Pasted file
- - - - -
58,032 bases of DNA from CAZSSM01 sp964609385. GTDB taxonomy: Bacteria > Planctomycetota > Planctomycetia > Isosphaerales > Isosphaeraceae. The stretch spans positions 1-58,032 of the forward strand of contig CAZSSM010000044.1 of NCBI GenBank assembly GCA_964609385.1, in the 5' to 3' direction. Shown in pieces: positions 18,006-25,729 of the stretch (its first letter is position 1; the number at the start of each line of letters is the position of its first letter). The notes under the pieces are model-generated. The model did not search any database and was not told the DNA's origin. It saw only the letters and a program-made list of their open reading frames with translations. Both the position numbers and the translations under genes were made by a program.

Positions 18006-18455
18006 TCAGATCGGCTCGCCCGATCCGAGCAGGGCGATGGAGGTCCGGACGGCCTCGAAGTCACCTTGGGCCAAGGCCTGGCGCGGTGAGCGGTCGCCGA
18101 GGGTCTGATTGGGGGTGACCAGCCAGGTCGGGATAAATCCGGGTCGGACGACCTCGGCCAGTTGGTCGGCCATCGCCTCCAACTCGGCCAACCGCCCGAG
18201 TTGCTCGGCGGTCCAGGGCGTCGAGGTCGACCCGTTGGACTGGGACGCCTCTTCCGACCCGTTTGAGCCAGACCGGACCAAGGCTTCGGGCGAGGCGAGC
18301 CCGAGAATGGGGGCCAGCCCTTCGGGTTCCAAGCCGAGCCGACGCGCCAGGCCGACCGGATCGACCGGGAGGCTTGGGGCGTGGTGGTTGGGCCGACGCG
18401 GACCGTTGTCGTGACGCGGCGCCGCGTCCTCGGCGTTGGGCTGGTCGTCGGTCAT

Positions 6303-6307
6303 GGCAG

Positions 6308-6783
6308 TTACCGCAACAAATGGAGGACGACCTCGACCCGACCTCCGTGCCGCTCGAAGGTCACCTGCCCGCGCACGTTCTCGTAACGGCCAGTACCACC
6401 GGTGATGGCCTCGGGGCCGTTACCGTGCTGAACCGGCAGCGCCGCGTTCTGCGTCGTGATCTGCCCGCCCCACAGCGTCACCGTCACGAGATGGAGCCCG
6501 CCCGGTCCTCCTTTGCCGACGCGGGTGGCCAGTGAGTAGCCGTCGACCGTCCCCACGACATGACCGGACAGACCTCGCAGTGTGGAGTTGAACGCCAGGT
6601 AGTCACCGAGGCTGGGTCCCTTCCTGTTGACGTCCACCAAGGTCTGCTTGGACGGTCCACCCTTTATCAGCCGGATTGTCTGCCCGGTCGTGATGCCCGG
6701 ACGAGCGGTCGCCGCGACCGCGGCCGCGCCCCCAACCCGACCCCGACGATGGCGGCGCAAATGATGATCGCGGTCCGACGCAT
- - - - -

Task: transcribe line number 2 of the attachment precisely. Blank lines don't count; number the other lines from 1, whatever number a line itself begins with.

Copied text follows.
Positions 18006-18455